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Is The GOP Still a MAGA Party? Or Just Trump's Party? | GZERO World

Is the GOP still a MAGA party? Or just Trump's party?

There's a lot of hand-wringing going on right now within Republican ranks after the GOP's worse than expected midterm results.

The big question is: Is the Republican party still the party of Trump? NPR White House correspondent Tamara Keith tells Ian Bremmer that there may be no going back to what the party used to be.

"There's just a lot of people in the Republican party who don't see themselves going back to the nice, polite Mitch McConnell, Bob Dole Republican Party," Keith says in this week's episode of GZERO World.

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Dems & GOP Both Thankful for Midterm Surprises | US Politics In :60 | GZERO Media

US Dems and GOP can be thankful this Thanksgiving

Jon Lieber, head of Eurasia Group's coverage of political and policy developments in Washington, DC shares his perspective on US politics in a Thanksgiving edition.


What are Republicans and Democrats thankful for this holiday season?

Democrats are thankful for three Republicans named Mehmet Oz, Don Bolduc and Blake Masters, who lost three winnable Senate seats in Arizona, New Hampshire, and Pennsylvania, allowing Democrats to keep their majority. Democrats keep the majority; it means they can continue to confirm judges and confirm any executive branch nominees that President Biden puts forward should there be any openings. These were clearly winnable seats for the Republicans in this cycle that should have strongly favored them, but we saw Trump aligned nominees like these three give up winnable seats.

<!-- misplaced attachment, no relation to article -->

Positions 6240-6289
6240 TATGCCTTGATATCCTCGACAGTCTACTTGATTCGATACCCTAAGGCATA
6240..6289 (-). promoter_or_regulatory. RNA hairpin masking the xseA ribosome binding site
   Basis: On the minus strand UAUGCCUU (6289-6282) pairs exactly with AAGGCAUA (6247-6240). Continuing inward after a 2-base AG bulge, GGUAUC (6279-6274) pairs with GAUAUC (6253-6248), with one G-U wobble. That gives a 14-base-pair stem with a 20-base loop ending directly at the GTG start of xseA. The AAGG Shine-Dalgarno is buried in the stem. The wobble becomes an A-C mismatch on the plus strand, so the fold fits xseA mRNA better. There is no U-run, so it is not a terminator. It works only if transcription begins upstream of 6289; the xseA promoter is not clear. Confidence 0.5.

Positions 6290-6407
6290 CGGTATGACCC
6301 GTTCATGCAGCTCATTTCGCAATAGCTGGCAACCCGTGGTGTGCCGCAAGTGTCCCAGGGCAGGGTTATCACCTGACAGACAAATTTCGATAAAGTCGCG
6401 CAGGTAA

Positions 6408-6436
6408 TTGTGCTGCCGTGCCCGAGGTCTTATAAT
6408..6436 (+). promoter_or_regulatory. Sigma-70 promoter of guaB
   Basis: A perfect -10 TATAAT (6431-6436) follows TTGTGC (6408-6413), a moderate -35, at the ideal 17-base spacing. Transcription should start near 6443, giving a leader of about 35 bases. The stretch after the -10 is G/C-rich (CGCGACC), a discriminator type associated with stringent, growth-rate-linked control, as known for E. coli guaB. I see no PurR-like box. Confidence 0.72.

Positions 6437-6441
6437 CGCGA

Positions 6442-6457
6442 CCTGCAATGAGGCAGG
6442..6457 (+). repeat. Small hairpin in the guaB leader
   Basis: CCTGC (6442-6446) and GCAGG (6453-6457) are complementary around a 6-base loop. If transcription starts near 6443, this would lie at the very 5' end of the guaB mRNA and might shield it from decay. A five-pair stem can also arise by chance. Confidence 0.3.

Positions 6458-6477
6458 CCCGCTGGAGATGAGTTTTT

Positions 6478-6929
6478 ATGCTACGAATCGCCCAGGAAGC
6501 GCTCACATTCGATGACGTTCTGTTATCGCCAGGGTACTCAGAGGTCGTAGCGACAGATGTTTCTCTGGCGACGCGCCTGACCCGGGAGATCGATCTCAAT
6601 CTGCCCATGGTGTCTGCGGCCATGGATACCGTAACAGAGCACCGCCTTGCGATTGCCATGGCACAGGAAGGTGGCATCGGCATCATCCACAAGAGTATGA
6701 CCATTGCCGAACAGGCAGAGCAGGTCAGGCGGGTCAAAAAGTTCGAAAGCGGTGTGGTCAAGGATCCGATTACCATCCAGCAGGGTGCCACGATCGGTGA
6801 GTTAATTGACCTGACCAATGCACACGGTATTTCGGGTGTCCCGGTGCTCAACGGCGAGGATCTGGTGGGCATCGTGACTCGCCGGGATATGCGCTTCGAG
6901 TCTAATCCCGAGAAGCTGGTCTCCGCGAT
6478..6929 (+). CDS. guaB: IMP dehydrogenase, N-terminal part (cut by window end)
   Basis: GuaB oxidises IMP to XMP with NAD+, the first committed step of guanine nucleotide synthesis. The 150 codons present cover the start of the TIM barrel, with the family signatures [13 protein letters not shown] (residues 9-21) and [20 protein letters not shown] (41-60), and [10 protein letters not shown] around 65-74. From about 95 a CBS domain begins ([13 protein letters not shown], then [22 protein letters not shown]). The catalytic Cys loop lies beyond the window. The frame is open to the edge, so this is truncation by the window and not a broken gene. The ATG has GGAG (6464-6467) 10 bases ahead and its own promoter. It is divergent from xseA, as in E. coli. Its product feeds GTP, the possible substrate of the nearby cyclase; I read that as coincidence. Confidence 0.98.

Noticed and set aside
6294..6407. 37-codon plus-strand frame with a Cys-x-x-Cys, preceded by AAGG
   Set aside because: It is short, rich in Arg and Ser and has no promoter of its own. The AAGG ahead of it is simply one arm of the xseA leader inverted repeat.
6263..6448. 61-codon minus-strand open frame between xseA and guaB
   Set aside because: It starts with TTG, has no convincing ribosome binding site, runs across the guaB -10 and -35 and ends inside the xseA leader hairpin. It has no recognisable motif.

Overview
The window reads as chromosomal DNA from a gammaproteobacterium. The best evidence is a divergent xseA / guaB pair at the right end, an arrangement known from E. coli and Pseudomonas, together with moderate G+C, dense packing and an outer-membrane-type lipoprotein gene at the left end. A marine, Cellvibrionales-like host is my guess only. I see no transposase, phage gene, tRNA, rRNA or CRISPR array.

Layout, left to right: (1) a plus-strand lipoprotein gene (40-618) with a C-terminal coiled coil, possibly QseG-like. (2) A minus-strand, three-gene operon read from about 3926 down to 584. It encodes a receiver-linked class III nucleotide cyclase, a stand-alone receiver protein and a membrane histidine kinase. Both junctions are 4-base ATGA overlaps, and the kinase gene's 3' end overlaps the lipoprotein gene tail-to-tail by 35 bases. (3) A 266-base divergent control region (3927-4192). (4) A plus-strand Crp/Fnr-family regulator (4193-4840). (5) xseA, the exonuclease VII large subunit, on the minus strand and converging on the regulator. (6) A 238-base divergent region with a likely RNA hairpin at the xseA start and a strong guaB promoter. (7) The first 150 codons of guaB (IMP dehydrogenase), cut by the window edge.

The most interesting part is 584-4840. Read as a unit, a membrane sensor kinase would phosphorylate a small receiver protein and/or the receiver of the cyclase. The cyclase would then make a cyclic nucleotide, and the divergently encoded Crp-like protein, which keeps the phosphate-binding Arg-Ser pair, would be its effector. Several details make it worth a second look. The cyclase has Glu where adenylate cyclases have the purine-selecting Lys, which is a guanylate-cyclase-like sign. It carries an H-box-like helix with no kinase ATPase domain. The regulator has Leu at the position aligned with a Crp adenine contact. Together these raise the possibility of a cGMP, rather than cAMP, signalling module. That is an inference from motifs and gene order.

Republicans are thankful that there are alternatives emerging to President Donald Trump in the Republican primary in 2024. President Trump has declared his intention to run. However, three Republican governors, Brian Kemp, Ron DeSantis, and Greg Abbott had very strong showings in their reelection cycles this year and that's going to embolden challengers to Trump in the primary, and this could be a very competitive primary, giving them some alternatives to Trump, given that there's a growing number of Republicans who think he can't win a general election. Now, of course, the challenge will be, can these guys win if Trump decides that he's not going to support them should he lose the primary? But that's a question for another day.

Now, Republicans and Democrats are thankful that they're not going to be spending their holiday seasons relitigating false claims of election fraud the way they did in 2020. President Trump in 2020 claimed that the election was rigged and stolen from him. He refused to concede, and that really dominated the news cycle from Thanksgiving all the way through the January six riots, which were a terrible day for most lawmakers that were present. That's not going to happen this cycle. No one's really questioning the results of these elections. There were some questions about some voting machines malfunctioning in Arizona, but for the most part, this is a pretty clean election, and everyone understands that the legitimate ballots that were cast led to a legitimate outcome, a good day for American democracy. It's something that we should all be thankful for.

DeSantis Is More Disciplined than Trump, Says NPR Journalist | GZERO World

DeSantis is more disciplined than Trump, says NPR journalist

Florida Governor Ron DeSantis is a rising Republican star. And his resounding victory in the US midterms is all but confirmation of a likely run for the president in 2024.

But he'll go up against former President Donald Trump.

For NPR White House correspondent Tamara Keith, they're not the same. DeSantis, she tells Ian Bremmer on GZERO World, is younger and far more disciplined than Trump.

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Ian Explains: How Democrats Used GOP Wins Against Them | GZERO World

How Democrats used GOP wins against them

It's going to be a red wave! No, a tsunami!

Nope. In the end, Republicans hoping for a wipeout in the US midterms barely won the House and Democrats kept the Senate.

Why? Turns out voters cared a lot about protecting two things: democracy and abortion, Ian Bremmer explains on GZERO World.